02521-MOU: Identification of Genetic Markers for Familial Subvalvular Aortic Stenosis in Golden Retrievers

Grant Status: Closed

Grant Amount: $51,880
Joshua A Stern, DVM, PhD; University of California, Davis
February 1, 2018 - July 31, 2020

Sponsor(s): Golden Retriever Foundation

Breed(s): Golden Retriever
Research Program Area: Cardiology
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Subvalvular Aortic Stenosis (SAS) is a heart defect characterized by a fibrous ridge located below the aortic valve. Affected dogs are at risk of developing heart valve infections, congestive heart failure or sudden death. Severely affected dogs have an average lifespan of 19 months. SAS is an inherited heart problem reported in Golden Retrievers. Studying this disease in Golden Retrievers has the potential to identify causative genetic mutations and develop a reliable genetic test for this condition. Ultimately, the identification of a mutation would aid breeders in making informed decisions to reduce the prevalence of this condition. The investigators will study the pattern of inheritance and conduct a genome wide association study (GWAS). Once a chromosomal region of interest is identified, whole genome sequencing (WGS) will be employed to identify variants associated with SAS. The top variants will then be studies using Sequenom analysis to prioritize variant pursuit.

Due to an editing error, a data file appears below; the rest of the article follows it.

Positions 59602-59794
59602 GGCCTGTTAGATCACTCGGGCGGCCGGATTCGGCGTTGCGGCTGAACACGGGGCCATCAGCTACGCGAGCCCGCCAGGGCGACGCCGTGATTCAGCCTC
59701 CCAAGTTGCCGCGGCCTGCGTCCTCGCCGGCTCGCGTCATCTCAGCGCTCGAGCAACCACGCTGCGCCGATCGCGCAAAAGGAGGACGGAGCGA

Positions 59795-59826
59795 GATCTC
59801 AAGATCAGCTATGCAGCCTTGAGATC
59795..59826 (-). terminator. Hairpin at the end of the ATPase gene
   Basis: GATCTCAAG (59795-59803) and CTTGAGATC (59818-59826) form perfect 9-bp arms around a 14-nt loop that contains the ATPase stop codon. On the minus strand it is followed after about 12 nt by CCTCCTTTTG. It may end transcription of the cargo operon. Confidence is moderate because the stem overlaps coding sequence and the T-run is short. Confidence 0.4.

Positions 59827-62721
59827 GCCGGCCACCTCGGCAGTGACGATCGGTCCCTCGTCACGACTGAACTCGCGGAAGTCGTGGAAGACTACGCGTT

Funding for the research is provided through the collaborative efforts and generosity of the Golden Retriever Foundation. The AKC Canine Health Foundation supports the funding of this effort and will oversee grant administration and scientific progress. 


Ontiveros, E. S., & Stern, J. A. (2021). Genetics of canine subvalvular aortic stenosis (SAS). Canine Medicine and Genetics, 8(1), 4. https://doi.org/10.1186/s40575-021-00103-4

Ontiveros, E. S., Fousse, S. L., Crofton, A. E., Hodge, T. E., Gunther-Harrington, C. T., Visser, L. C., & Stern, J. A. (2019). Congenital Cardiac Outflow Tract Abnormalities in Dogs: Prevalence and Pattern of Inheritance From 2008 to 2017. Frontiers in Veterinary Science, 6. https://doi.org/10.3389/fvets.2019.00052

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